8. Special Education Overidentification Causes: Teacher Training

Education reformers replay “teacher training” as a grand solution to many school teaching problems.  “If only we could just train them right!”

Signs that special education and related services personnel are receiving sufficient and relevant preservice and inservice staff training to prevent overidentification are nil.  Somehow Congress buys into this notion of staff training over and over, and will even give money for it over and over.

Take Response to Intervention, for example.  This is a perfectly reasonable model to sort out children for remedial support and special education but reports indicate great variation as to implementation.  cf.,  7. RTI Success  Here are some findings:

“REL West (Regional Education Laboratories, U.S. Department of Education’s Institute of Education Sciences, 2009) conducted a survey of RTI policies and procedures employed in selected states.  A table 3 presents an overview of how nine states (Arizona, Arkansas, California, Illinois, Nevada, New Mexico, Pennsylvania, Utah, Washington) conformed to eight programmatic concerns.

No state addressed all eight concerns. Three states addressed six, and one four.  Of the 73 cells in the table, 41 (64%) were filled. Progress in the nine states was uneven, suggesting considerable discretion as to how RTI was being organized. (There is no federal mandate for RTI.)

All nine states were “promoting general education ownership” of RTI.  The table format excluded special education as a concern. “…while state respondents highlighted as accomplishments progress in training and technical assistance, cross-discipline collaborative efforts, and framing RTI as a general education initiative (as opposed to one exclusively for identifying students with spe­cific learning disabilities), they also acknowledged some of these areas as ongoing concerns…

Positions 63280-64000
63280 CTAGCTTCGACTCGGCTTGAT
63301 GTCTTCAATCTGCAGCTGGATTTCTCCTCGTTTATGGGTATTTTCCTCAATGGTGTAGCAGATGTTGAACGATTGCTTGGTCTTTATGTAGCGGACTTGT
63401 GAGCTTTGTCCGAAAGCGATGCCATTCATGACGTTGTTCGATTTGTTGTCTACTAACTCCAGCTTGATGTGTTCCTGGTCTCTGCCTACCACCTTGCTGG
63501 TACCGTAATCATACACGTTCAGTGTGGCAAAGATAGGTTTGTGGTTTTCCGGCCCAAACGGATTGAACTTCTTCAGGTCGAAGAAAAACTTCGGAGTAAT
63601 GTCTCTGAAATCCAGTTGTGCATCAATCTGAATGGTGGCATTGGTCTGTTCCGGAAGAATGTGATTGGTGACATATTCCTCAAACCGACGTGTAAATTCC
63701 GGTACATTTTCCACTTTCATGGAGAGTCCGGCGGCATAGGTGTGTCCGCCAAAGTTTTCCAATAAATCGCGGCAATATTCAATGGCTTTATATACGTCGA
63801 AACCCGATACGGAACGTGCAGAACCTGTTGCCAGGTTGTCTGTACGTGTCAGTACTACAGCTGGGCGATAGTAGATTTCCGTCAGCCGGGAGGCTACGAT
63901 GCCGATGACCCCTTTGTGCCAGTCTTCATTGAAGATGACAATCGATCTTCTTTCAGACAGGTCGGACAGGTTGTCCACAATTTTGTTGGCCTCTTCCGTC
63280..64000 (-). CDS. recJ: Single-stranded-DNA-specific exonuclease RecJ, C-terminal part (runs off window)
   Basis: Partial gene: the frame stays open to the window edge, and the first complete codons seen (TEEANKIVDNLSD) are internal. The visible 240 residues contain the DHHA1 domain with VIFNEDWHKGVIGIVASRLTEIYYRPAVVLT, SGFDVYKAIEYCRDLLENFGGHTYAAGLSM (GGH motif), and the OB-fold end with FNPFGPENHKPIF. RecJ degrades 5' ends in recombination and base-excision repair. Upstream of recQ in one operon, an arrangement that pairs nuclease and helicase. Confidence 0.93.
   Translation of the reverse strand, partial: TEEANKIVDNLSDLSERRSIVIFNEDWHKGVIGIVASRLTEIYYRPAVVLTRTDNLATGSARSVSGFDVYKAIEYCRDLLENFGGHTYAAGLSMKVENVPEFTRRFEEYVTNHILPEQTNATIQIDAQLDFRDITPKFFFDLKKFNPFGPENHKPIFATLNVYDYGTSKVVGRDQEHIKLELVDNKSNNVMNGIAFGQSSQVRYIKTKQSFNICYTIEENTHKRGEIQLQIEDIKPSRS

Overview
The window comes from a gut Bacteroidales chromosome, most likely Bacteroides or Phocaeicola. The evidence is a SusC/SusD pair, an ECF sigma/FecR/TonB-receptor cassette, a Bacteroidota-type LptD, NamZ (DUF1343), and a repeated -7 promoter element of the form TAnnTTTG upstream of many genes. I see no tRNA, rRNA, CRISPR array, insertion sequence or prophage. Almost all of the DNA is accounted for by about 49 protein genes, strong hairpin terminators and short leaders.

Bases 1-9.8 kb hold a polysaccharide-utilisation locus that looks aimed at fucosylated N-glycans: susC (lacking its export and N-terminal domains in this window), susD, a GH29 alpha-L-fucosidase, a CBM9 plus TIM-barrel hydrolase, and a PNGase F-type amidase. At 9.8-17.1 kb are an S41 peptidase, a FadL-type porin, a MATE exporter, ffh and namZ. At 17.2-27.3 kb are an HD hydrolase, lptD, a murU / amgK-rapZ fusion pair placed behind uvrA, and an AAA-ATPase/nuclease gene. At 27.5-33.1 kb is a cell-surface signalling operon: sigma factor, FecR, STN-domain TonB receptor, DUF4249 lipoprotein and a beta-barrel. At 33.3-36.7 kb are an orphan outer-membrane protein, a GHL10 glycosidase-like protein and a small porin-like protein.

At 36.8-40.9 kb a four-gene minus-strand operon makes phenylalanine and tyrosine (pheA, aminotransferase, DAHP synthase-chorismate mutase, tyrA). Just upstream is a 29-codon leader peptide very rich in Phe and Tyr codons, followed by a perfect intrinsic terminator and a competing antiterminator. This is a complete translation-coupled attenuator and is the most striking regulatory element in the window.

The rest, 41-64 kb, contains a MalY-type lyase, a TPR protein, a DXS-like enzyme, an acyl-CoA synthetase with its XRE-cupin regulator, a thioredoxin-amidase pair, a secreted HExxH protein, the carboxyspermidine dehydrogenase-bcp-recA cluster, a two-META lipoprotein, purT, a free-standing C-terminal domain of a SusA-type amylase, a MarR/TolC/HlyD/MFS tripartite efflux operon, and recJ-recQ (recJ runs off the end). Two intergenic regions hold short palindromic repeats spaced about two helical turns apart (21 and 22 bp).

In four states—Arizona, Arkansas, Illinois, and Washington—respondents described special and general education depart­ments as sharing responsibility.

Two states deliberately excluded the term RTI in naming their initiatives, according to respondents, to avoid its association with special education and to foster broader application.”

Only 4 states were “incorporating student diversity” into their RTI programs. “In implementing RTI policy, as with any other educa­tion reform or policy, states need to consider the di­verse needs of students.”

We’ve looked at  press reports on local RTI implementation, and only a small number of  administrators seem to be involved in leadership.  Special education and related services personnel are at the margins.  Some school boards get involved but it appears broad participation of school personnel is not an initial aim.  Diversity is not a significant concern either.

Staff training can’t work well unless overidentification is put on the table for frank discussion and technical specification.  Training entails specifics.  Diversity has to be defined programmatically.  For example, one must instruct teachers to recognize and COUNT the number of minorities in their classrooms and on their special education referral lists.  Counting is easily mastered and yet has powerful implications for awareness and judgment.  Administrators can count the counts and come up with profound reports to the faculty.

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